Budget Cuts

Guess who else is prepping for sequester cuts?

U.S. Capitol at Night

The coming sequestration budget cuts would affect Congress too.

For agency employees who fear Congress will allow across-the-board budget cuts to take effect on March 1, here's some small solace: House and Senate offices would also feel the squeeze.

While most discussion and media coverage has focused on the executive branch and federal contractors, Congress has begun preparations for the possibility that a government-wide sequester of spending could affect its own operations. And some aides have voiced concern that the resulting staff cutbacks could complicate lawmakers’ jobs, including their contacts with the public.

The budget sequester had been scheduled to take effect on Jan. 1, according to the terms of the 2011 Budget Control Act. But as part of the New Year’s Day congressional deal that averted the so-called fiscal cliff, the spending cuts were delayed until March 1. The earlier law required Congress to cut spending by $1.2 trillion during the next 10 years -- reductions that the Office of Management and Budget said would equal 9.4 percent of covered defense spending this year, and 8.2 percent of non-defense funding that is not exempted under the law.

The House Administration Committee informed House members in December that the sequester applies to Congress, including its committees, and that lawmakers are “free to choose how they manage cuts to their office budget.” For most, a large majority of office spending is for staff salaries. An accompanying list of frequently asked questions about how the sequester would affect Congress focused heavily on the impact for furloughed staffers.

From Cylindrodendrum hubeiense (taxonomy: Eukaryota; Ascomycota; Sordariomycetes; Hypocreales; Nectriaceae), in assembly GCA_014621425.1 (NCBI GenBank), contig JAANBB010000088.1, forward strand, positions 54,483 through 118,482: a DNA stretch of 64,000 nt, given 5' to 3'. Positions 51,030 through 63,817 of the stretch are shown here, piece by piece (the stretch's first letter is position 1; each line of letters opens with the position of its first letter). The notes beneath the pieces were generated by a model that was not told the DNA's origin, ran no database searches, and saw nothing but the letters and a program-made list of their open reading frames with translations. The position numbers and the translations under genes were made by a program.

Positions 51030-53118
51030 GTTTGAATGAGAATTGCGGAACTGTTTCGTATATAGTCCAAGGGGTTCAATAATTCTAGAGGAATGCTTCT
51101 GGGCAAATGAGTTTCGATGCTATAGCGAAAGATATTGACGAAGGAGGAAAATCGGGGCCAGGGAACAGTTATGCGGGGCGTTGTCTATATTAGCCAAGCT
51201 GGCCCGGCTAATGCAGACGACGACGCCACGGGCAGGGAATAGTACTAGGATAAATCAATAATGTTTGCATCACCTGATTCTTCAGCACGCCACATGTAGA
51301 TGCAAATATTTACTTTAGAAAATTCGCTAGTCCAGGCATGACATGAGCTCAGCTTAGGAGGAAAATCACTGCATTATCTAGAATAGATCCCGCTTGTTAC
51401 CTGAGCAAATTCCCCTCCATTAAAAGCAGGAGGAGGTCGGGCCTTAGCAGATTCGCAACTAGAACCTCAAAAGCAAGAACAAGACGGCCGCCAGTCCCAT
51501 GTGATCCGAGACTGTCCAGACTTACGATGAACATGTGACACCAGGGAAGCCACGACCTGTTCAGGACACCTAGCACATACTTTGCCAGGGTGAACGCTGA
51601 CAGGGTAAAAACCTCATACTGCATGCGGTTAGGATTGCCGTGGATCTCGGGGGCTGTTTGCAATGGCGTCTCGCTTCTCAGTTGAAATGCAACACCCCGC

“That advice still applies,” even with the sequester delay and the Jan. 3 seating of the 113th Congress, committee spokeswoman Salley Wood told FCW. She added that lawmakers would have the option of imposing furloughs or targeted staff salary reductions. House authorities have not indicated how or whether employee benefits such as health insurance would be affected.

The prospective cutback of between $120,000 and $160,000 in yearly spending for most House offices would create “a major gap in our salaries and how we communicate with our constituents,” said the chief of staff to a House Democratic member. He added that House administrators already have advised lawmakers’ offices not to send general mailings, such as newsletters or notices of local meetings.

“These arbitrary cuts make no sense,” said the veteran aide. But he added that many offices have become reconciled to their implementation, due to a combination of Republicans who believe that the government spends too much overall, and Democrats who want to shrink the Pentagon’s budget.

The Senate Rules and Administration Committee has not commented publicly on how Senate offices would be affected by the spending cutbacks.

But one key class of paychecks likely would be exempt from the automatic budget cuts. The members of Congress -- whose failure to comply with their own goals and timetable for deficit reduction has compounded the budget uncertainties -- are treated differently by federal spending rules, according to congressional budget experts. Their $174,000 salaries are mandatory because of constitutional requirements, while the compensation for their staff and for most government employees are discretionary.

About the Author